Johnson & Johnson has agreed to pay more than $100 million to resolve over 1,000 lawsuits blaming its talcum powder products for causing cancer. According to a Bloomberg news report, this is the first set of major settlements in four years of litigation. The agreements, made with several law firms representing the victims, signal that the world’s largest manufacturer of healthcare products is trying to get ahead of the increasing litigation, with about 20,000 lawsuits still pending.
Asbestos and Talc
They mark the first time J&J has settled a bulk of the cases in the baby powder suits rather than individual suits on the eve of or during the trial. The deals come seven months since J&J last faced jurors reviewing evidence about the cancer risk associated with its baby powder, which the company has maintained is safe despite replacing it with cornstarch versions in Canada and the United States. A trial over a factory worker’s claims of mesothelioma tied to talcum powder is scheduled to begin this month in California
A spokeswoman for the pharmaceutical giant said the company has settled the lawsuits without admission of liability and will not change its position regarding the safety of their products. She said the talc is safe, does not contain asbestos and does not cause cancer. In the California trial starting this month, in state court in Oakland, Rosalino Reyes III says he used the company’s baby powder for about 50 years and was diagnosed with the asbestos-linked cancer in 2019. Opening arguments by videoconference are scheduled to begin Oct. 13.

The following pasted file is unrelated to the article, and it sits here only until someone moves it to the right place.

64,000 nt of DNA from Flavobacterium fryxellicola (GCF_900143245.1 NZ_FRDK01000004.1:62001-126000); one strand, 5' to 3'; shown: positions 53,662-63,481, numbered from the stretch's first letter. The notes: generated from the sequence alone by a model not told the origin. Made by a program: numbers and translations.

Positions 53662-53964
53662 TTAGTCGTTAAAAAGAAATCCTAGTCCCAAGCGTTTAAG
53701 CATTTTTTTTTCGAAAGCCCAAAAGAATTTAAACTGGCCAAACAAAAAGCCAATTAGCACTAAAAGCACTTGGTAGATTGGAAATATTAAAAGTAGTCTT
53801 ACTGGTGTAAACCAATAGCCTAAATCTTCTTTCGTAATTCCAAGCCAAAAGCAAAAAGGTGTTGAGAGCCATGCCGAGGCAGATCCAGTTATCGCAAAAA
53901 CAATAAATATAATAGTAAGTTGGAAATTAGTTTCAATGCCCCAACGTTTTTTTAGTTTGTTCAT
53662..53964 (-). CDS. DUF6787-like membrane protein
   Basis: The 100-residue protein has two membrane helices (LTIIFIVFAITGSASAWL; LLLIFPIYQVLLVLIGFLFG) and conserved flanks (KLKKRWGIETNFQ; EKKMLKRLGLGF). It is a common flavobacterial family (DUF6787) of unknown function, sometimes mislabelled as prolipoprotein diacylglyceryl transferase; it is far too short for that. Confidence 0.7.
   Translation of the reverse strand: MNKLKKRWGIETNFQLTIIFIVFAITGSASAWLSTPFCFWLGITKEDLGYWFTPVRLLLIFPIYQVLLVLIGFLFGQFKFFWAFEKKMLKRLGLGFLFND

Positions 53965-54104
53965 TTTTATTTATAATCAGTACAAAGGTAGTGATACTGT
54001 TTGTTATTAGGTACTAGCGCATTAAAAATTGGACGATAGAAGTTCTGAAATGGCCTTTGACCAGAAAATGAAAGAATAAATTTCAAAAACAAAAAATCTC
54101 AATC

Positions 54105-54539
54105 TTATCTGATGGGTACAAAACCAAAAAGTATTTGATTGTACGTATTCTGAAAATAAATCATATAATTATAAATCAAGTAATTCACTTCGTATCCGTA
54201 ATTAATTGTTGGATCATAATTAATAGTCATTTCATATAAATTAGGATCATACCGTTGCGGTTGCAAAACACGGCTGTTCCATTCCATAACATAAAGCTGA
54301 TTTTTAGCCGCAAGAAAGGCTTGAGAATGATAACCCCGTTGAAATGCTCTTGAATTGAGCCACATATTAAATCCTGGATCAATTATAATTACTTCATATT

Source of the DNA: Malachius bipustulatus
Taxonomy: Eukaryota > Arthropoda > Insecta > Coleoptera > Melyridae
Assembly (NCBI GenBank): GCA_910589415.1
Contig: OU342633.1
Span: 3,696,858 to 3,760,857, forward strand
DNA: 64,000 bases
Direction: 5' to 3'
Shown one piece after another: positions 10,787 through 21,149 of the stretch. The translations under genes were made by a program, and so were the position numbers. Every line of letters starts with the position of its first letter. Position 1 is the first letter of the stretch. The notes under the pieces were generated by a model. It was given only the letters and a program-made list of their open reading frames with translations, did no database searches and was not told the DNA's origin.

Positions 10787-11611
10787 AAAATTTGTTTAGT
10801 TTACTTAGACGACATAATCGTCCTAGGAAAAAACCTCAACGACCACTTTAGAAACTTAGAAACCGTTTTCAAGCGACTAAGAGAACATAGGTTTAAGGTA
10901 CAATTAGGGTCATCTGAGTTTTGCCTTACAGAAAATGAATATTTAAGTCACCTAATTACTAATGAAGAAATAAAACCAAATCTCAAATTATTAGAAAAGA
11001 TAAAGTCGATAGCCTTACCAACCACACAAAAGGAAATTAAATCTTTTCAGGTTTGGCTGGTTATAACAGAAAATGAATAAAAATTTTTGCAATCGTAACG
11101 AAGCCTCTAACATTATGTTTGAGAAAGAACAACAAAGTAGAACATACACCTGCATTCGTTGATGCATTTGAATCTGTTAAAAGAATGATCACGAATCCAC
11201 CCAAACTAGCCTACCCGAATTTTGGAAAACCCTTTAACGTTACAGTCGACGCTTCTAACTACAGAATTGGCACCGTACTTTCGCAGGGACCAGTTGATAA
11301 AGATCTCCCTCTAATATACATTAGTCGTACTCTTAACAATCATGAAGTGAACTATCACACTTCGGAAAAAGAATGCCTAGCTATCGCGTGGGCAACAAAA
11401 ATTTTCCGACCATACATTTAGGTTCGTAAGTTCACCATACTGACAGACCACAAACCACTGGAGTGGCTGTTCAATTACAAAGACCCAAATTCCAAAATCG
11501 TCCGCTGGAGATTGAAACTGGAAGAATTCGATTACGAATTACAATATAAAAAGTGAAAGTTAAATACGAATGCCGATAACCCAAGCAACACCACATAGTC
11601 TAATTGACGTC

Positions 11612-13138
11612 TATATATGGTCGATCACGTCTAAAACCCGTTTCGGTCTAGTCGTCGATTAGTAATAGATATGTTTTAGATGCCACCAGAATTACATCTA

Talcum Powder and Cancer Link
Talcum powder is made from talc, which is a naturally occurring mineral mined from rock deposits. Talc is the softest known mineral and when it’s finely ground, it creates a smooth powder that absorbs moisture, reduces odors, and cuts down on friction. Those properties make it an ideal ingredient in baby powder, deodorant, makeup and several other consumer products. Johnson & Johnson’s baby powder is one of the best-known talcum powder products, which was widely used not only on infants but also by women as part of their daily feminine hygiene routine.
The link between talc and cancer has been hotly debated over the years. Talc mines typically contain asbestos and there is no doubt asbestos exposure through contaminated talc products can cause cancer. Even recent tests done by the Food and Drug Administration showed trace amounts of asbestos in J&J’s baby powder products. In May, J&J stopped selling talc-based baby powders in the U.S. and Canada.
If you or a loved one has developed ovarian cancer or mesothelioma as a result of using talc-based powders, our experienced talcum powder lawyers can help you better understand your legal rights and options.